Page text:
It is hard to understand the way Moshe and Aharon presented their demands of Paroh, demands which resulted in the freeing of Bnei Yisrael from bondage and their exodus from Egypt. Hashem told them to tell Paroh that they want to travel for three days into the desert and bring sacrifices to Hashem (Shemot 5:3). Was there a need for Hashem to hide the fact that they were to be leaving permanently and not just bringing sacrifices and returning? Certainly Hashem was capable of getting Paroh to agree to anything. In fact, he even had to harden Paroh’s heart so that he would not agree earlier.
Perhaps the idea was not to use this approach as a way to get Paroh to agree but to teach a lesson. It was important that Bnei Yisrael should be liberated not just as an ethnic group of slaves being freed but that they were being freed as the Nation of Hashem. They also needed to know that Hashem is the one who runs His world. The idea was to break the Egyptian conception of how things are supposed to work. The Egyptian standard of success and their confidence in their civilization had to be broken. Their deities had to be slaughtered as sacrifices to the true G-d. They had to recognize that Hashem’s demands of them were just and that they were prepared to agree to His will. Even Paroh would have to acquiesce to the dictates of the King of kings.
Had Bnei Yisrael just asked for freedom from slavery, it is possible that Paroh would more easily have found the humanitarian appeal to have logic and merit. Maybe he would have found the moral basis to be gracious. Then there would not have been a theological element to the struggle between Bnei Yisrael and Egypt. It was specifically the theological basis of the conflict that needed to be the driving force in the emergence of the Nation of Israel. The world had to see that Paroh had given in to Hashem in this struggle.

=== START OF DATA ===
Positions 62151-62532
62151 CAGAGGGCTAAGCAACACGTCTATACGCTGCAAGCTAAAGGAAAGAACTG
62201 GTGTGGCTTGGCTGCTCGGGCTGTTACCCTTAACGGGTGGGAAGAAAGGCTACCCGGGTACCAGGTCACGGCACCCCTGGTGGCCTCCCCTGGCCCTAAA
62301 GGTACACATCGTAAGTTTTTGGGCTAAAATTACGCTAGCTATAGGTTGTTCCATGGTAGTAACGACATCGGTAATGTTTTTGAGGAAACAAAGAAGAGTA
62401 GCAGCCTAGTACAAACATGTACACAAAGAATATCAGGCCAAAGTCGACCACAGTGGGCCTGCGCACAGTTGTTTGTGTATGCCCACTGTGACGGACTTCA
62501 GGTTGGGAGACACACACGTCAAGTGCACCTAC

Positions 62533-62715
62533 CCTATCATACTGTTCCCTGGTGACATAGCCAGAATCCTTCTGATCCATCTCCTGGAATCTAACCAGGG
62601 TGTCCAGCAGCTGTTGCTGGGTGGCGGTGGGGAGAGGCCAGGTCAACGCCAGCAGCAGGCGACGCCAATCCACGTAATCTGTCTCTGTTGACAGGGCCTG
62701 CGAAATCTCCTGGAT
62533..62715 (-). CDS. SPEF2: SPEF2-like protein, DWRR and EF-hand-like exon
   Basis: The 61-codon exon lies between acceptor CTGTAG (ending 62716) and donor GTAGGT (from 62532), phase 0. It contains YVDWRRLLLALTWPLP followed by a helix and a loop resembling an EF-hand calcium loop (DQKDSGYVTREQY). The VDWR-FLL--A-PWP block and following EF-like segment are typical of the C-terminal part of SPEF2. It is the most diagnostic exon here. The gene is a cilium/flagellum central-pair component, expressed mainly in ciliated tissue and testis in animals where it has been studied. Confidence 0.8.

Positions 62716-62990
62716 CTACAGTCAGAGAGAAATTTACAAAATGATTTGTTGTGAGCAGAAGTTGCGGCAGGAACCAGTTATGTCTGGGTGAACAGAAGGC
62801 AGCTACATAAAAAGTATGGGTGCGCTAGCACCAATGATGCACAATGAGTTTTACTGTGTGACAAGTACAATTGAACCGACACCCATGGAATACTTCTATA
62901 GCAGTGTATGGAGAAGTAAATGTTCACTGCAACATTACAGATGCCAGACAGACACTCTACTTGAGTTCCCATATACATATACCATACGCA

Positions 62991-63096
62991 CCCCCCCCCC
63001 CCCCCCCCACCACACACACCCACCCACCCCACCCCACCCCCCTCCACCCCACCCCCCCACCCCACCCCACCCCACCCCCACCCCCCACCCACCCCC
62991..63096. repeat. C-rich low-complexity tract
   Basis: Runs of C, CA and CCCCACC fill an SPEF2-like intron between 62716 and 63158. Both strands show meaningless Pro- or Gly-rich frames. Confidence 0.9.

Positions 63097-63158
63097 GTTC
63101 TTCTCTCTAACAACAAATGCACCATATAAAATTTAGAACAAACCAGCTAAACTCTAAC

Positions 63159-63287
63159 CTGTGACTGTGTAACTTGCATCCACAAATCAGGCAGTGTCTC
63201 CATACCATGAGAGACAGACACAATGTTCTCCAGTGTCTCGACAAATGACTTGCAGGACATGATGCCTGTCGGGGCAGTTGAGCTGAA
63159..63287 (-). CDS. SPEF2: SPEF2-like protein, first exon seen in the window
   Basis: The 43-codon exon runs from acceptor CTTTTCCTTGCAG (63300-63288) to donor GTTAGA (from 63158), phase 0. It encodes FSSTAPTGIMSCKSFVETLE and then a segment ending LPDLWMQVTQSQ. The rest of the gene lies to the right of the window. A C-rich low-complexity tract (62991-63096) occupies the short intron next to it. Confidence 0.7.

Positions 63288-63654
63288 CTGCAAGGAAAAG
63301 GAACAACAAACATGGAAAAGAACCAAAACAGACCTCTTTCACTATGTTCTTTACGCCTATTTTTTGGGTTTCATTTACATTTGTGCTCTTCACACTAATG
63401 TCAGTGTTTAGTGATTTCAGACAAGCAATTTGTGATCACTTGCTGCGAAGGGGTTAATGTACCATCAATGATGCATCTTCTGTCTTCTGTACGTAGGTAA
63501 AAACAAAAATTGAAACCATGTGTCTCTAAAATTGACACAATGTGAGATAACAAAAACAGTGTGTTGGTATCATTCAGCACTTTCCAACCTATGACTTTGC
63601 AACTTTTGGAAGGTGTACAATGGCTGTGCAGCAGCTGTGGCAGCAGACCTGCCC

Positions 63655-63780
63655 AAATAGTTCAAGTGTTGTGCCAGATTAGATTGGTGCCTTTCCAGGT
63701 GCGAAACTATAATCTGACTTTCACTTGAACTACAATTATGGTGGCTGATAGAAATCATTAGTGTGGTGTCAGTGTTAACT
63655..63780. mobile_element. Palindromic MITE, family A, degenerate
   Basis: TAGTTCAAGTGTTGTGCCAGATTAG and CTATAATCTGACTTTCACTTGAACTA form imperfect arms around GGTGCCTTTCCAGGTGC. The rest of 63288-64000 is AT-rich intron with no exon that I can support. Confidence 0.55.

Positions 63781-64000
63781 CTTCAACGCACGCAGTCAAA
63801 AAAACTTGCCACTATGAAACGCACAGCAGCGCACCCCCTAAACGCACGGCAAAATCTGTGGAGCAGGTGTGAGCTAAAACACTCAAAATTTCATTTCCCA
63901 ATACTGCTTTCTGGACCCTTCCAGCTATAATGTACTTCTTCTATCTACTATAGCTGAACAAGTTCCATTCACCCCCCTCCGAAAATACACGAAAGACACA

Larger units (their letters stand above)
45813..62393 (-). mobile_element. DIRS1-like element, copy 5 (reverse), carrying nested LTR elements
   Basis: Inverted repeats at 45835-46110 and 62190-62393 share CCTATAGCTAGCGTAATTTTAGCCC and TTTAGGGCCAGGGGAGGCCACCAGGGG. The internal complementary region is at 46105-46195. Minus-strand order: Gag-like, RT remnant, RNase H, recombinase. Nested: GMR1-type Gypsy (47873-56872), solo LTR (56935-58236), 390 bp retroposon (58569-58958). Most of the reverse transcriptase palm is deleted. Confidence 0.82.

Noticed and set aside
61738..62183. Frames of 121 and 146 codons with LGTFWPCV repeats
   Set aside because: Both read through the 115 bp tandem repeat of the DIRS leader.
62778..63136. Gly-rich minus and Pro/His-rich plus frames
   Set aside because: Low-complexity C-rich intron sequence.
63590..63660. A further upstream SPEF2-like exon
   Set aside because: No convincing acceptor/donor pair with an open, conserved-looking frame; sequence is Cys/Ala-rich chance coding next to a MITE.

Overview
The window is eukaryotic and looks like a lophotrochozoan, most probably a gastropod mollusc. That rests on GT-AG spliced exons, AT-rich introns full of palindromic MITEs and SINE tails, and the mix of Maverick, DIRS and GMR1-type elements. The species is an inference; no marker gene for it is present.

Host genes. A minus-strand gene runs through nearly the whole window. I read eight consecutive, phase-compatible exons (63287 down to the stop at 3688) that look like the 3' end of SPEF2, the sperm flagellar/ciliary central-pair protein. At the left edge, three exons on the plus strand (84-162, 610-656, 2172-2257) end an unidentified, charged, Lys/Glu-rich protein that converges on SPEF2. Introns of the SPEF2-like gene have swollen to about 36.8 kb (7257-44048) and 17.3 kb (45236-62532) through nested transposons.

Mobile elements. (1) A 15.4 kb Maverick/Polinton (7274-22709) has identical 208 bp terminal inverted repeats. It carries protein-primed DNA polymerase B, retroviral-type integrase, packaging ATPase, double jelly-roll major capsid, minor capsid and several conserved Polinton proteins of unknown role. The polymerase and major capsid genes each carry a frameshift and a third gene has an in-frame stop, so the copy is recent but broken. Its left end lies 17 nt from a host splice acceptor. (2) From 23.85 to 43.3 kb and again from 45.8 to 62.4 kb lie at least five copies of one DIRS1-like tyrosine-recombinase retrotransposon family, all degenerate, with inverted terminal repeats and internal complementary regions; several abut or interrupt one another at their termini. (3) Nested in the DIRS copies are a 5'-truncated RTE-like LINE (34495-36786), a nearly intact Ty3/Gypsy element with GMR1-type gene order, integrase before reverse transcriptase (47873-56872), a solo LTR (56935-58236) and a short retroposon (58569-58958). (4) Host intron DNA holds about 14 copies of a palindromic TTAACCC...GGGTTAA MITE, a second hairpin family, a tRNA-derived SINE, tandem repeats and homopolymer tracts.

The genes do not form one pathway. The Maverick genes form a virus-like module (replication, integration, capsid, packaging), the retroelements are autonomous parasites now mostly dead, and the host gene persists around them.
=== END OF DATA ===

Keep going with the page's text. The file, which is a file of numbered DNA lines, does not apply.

Perhaps the above explains what Moshe meant when he said, amidst a bad start to his mission of freeing the nation: "From the time I came to speak in Your name, the situation for this nation has deteriorated" (Shemot 5:23). Moshe felt that the things he said, invoking Hashem, made things worse. Perhaps asking for freedom on humanitarian grounds would have been better. Paroh cannot accept, "Send My nation and they will serve Me," as this is a contradiction to what he presumed one would view as liberty.
Hashem answered Moshe: "With a strong hand, he will send them" (ibid. 6:1). It is not up to Paroh’s desires; he will be forced. Thus, the less the process of liberation makes sense, the more desirable it is.